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Ingenta Integrates Open Annotation with Hypothesis

This quarter Ingenta and Hypothesis announced the integration of open annotation technology right across the Ingenta Connect and upcoming Ingenta Open platforms. Open annotation is a powerful tool that enables users to engage deeply with publications of record, making private notes, public annotations, and private collaboration groups across any web-based content, including webpages, PDFs and EPUBs. With this integration, Ingenta publishers can use Hypothesis to bring branded and moderated annotation layers to all types of content, from articles and books to data. Contact Hypothesis now to get started with this affordable way to engage communities with content using annotation.

Why open, interoperable annotation? In February 2017, the W3C — the standards body for the web — published the first web annotation standards. These standards lay the foundation for a future where annotation becomes a central part of the web just like search is now. As a nonprofit organization that develops and stewards open-source annotation technologies and practices, Hypothesis is working to ensure interoperability so that annotations made now will persist as the capability becomes a part of common practices in publishing, research, scholarship, journalism, and teaching and learning.

Publishers are using annotation to streamline the peer review process, enabling in-line questions and responses between reviewers, editors, and authors. Authors and invited experts are annotating to create additional content, connecting supplementary materials and data. Hypothesis also enables post-publication discussion to help researchers collaborate directly on published works.

In addition, publishers are experimenting with annotation around entity extraction. Currently, more than 125 papers in neuroscience use RRIDs (Research Resource IDs) which are essential in reproducibility. SciBot, an annotation service managed out of the University of California at San Diego, looks for RRIDs in papers that use Hypothesis and displays related external database information in the form of annotation cards. Each RRID receives a tag so users can easily see all annotated papers that use the same resource. Publishers are interested in using this technology to enhance other identifiers, such as celestial data and figures.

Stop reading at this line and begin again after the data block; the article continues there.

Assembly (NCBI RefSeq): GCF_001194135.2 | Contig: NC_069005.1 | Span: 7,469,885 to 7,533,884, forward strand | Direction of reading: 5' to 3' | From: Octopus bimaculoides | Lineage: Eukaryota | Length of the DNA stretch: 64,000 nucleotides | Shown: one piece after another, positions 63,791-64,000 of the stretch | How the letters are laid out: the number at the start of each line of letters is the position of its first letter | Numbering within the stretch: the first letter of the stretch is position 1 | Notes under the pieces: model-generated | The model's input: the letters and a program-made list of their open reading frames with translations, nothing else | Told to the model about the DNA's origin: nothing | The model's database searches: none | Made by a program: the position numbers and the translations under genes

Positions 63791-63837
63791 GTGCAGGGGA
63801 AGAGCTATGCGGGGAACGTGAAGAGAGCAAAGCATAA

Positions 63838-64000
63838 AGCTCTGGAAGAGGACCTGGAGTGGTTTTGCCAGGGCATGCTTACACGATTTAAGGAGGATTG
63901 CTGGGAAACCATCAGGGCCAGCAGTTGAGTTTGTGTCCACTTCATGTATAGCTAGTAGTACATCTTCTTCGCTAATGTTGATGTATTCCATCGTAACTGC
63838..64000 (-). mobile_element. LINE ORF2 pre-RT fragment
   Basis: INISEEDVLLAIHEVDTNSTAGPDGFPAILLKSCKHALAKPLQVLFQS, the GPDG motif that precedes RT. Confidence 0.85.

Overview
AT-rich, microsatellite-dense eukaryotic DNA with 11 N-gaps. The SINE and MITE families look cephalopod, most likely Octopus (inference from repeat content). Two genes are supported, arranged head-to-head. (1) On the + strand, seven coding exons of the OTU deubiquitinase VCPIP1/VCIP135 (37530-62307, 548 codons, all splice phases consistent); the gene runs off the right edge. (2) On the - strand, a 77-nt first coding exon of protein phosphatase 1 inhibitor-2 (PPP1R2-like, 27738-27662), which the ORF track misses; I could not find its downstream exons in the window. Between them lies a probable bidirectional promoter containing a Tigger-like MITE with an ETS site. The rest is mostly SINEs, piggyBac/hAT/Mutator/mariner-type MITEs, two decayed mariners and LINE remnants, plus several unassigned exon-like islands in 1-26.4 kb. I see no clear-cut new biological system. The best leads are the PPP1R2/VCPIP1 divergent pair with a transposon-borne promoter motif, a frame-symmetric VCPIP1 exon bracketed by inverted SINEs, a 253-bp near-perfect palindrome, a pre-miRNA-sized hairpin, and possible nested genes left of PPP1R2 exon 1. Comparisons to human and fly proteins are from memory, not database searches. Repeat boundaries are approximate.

Researchers are using Hypothesis in all stages of the research life cycle. All annotations automatically populate to a user’s profile page for easy search and viewing. Tags offer a simple way to organize annotations. Researchers can also explore the public annotation stream, recently included in the Crossref Event Data project, to discover papers their peers are annotating. With the capacity to connect resources through deep linking, annotations are themselves becoming research items. Librarians are considering how best to track this output by their faculty.

Beyond publishing, annotation is also widely used in teaching and learning: Hypothesis recently celebrated two million annotations, many of which were made by students as educators are increasingly assigning annotation in close readings that integrate discussion forums into texts, and fact-checking assignments that promote digital literacy.

Please contact Hypothesis if you are interested in learning more.

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